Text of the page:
Copyright © 1994 Bureau of Electronic Publishing

Berthe (Bertrade) Countess of LOAN [Parents] [scrapbook] 1, 2 was born about 720 in Laon, Austrasia. She died 3 on 12 Jul 783 in Choisy, Bourgogne, France. She was buried in St Denis, France. Berthe married Pbepin III "The Short" King of FRANCE 4, 5, 6, 7 about 740.

They had the following children.

  F i
Ade Princess of The FRANKS 1 was born in 759 in of, Aachen, Rhineland, Prussia. She died on 12 May.
  M ii
Carloman, King of BURGUNDY 1 was born about 751 in of, Aachen, Rhineland, Prussia. He died on 4 Dec 771 in Samoussy, Austrasia, France. He was buried in Abbaye de Saint Rbemy, Reims, Neustria.
  F iii
Rothaide Princess of FRANCE 1 was born about 744 in of, Aachen, Rhineland, Prussia. She died in Austrasia, France. She was buried in St Arnoul Abbey, Metz, Moselle, France.
  F iv
Adbelahide Princess of FRANCE 1 was born about 746 in of, Aachen, , Prussia. She was buried in Abbaye de Saint Arnoul, Metz, Austrasia.
  M v Charlemagne Emperor of The HOLY ROMAN EMPIRE was born on 2 Apr 742. He died on 28 Jan 814.
  F vi
Gertrude Princess of The FRANKS 1 was born about 748 in of, Aachen, Rhineland, Prussia.
  M vii
Pepin Prince of The FRANKS 1 was born in 758 in of, Aachen, Rhineland, Prussia. He died in 762.
  F viii
Gisele Princess of FRANCE 1 was born in 757 in of, Aachen, Rhineland, Prussia. She died in 811.

Charlemagne Emperor of The HOLY ROMAN EMPIRE [Parents] [scrapbook] 1, 2, 3, 4, 5 was born 6, 7 on 2 Apr 742 in Aix la Chapelle, Austrasia. He was christened in St Denis, France. He died 8, 9, 10 on 28 Jan 814 in Aix la Chapelle, Austrasia. He was buried in Notre Dame D'aix La Chapelle, , Austrasia. Charlemagne married 11 Hildegard Empress of The HOLY ROMAN EMPIRE 12, 13, 14 about 771 in Aachen, Rhineland, Prussia.

Historical Figures Gallery
Bio for Charlemagne

Charlemagne, or Charles the Great, was the son of a Frankish King. After inheriting his father's throne, Charlemagne was converted to Christianity. Encouraged by the Pope to spread his religion, he began a series of military conquests which were to lead to the formation the Holy Roman Empire.    Charlemagne's father was Pepin III, a King ofthe Franks, who was also known as Pepin the Short.  When Peppin died in 768, his kingdom was inherited jointly by his two sons.  However, Charlemagne's brother, Carloman, died just three years later, leaving Charlemagne the sole ruler.    Shortly afterward, Charlemagne began an extended military campaign designed to conquer neighboring territories and to convert them to Christianity. These were waged against the Saxons to the north (from 772 to 777) and the Lombards to the south (in 773).  In 778 , Charlemagne began a drive into Spain to conquer the Moors, but he withdrew when some of the German tribes hehad recently overcome revolted.    Charlemagne spent the next seven years quelling various uprisings which finally ended with the surrender and baptism of the Saxon's Chief.  Charlemagne there upon resumed his efforts at conquest and was able to subdue Bohemia, portions of northern Spain, and the Kingdom of the Avars (now Hungary). It was at this point that Pope Leo III asked Charlemagne to subdue an uprising of the Roman tribes.  To reward Charlemagne for his success, the Pope crowned him Emperor Carolus Augustus in 800.    To consolidate his rule, Charlemagne established a capital at Aachen (now Aix-la-Chapelle in France). In addition to a palace, he built a large university, and spent the remainder of his reign promoting education and the arts. He also established a stable government and initiated good relations with other countries.  However, his efforts to establish a government based on Christian principles did not survive much beyond his death since his sons were unable to maintain his authority, and the empire soon disintegrated.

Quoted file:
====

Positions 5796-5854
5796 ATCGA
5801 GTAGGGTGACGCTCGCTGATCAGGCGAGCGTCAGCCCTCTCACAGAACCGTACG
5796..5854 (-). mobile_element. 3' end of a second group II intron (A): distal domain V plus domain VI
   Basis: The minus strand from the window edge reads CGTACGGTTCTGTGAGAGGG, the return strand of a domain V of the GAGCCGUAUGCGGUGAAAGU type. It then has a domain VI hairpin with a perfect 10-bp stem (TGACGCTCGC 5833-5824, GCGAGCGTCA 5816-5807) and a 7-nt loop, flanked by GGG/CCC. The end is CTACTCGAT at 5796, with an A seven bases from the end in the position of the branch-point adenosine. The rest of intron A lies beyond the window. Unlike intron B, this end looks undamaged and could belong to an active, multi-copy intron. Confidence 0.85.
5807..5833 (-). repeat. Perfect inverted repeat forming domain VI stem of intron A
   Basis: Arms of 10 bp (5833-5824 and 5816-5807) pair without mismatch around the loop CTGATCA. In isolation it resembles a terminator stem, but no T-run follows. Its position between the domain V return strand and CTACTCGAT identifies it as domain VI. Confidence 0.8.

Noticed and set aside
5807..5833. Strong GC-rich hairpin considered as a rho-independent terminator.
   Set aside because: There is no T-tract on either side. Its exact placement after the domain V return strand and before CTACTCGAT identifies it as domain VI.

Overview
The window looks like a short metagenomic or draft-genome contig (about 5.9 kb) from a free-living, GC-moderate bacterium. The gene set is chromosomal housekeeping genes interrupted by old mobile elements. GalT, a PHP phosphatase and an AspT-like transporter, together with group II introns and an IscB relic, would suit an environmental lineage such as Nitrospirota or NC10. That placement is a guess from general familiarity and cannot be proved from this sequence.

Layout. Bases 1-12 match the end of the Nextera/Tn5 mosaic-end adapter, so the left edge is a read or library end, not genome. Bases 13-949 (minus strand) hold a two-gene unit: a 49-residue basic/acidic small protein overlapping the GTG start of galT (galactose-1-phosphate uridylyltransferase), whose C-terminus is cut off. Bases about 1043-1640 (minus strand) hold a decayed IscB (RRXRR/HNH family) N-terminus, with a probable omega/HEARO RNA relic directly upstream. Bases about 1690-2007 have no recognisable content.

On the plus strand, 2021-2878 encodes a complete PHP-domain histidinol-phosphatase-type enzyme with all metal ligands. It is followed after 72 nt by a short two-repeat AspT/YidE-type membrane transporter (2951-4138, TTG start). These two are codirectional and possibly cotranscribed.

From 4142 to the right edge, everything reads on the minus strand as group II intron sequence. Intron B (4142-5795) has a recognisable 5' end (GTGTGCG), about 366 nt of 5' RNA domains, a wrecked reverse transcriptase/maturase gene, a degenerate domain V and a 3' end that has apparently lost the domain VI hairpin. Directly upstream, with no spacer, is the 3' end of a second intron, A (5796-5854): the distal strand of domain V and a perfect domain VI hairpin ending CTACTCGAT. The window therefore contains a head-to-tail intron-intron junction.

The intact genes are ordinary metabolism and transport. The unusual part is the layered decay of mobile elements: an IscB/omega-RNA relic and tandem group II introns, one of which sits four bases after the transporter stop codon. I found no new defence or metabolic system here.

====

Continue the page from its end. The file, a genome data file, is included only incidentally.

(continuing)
Major Events

771 - King of the Franks.
773 - King of Lombardy.
777 - Defeated the Saxons.
782 - Saxon rebellion.
788 - Overthrew the King of Bohemia.
796 - Subjugated the Avars.
800 - Became the Holy Roman Emperor.

Did you know?

Charlemagne's coronation was held on Christmas Day in St. Peter's Basilica.

Copyright © 1994 Bureau of Electronic Publishing

Hildegard Empress of The HOLY ROMAN EMPIRE [Parents] 1, 2, 3 was born 4 about 758 in of, Aachen, Rhineland, Prussia. She died 5 on 30 Apr 783 in Thionville, Austrasia. She was buried in Abbaye de Saint Arnoul, Metz, Austrasia. Hildegard married 6 Charlemagne Emperor of The HOLY ROMAN EMPIRE 7, 8, 9, 10, 11 about 771 in Aachen, Rhineland, Prussia.

They had the following children.

  M i
Charles Emperor of The HOLY ROMAN EMPIRE 1 was born in 772 in of, Aachen, Rhineland, Prussia. He died on 4 Dec 811.
  M ii Pbepin (Carloman) King of ITALY was born in Apr 773. He died on 8 Jul 810.
  F iii
Adbelahide(Adelheid) Princess of The HOLY ROMAN EMPIRE 1 was born in 774 in of, Pavie, Lombardy, Italy. She died in Aug 774.
  F iv
Rotrude Princess of The HOLY ROMAN EMPIRE 1 was born in Aug 774 in of, Aachen, Rhineland, Prussia. She died on 6 Jun 810.
  F v
Gisaele Princess of HOLY ROMAN EMPIRE 1 was born in 781 in Milano, Lombardy, Italy.
  F vi
Bertha Princess of The HOLY ROMAN EMPIRE 1 was born in 775 in of, Aachen, Rhineland, Prussia. She died on 11 Mar 826.
  M vii Louis I "The Pious" Emperor of The HOLY ROMAN EMPIRE was born in Aug 768. He died on 20 Jun 840.
  M viii
Lothaire Prince of HOLY ROMAN EMPIRE 1 was born in Aug 778 in Casseneuil, Lot-Et-Garonne, France. He died in Aug 778.
  F ix
Hildegarde Princess of HOLY ROMAN EMPIRE 1 was born in 782 in of, Aachen, Rhineland, Prussia. She died on 9 Jun 783.

Gerold I Count of VINZGAU 1, 2 was born in 710 in of, Aachen, Rhineland, Prussia. Gerold married Imma Duchess of SWABIA 3, 4.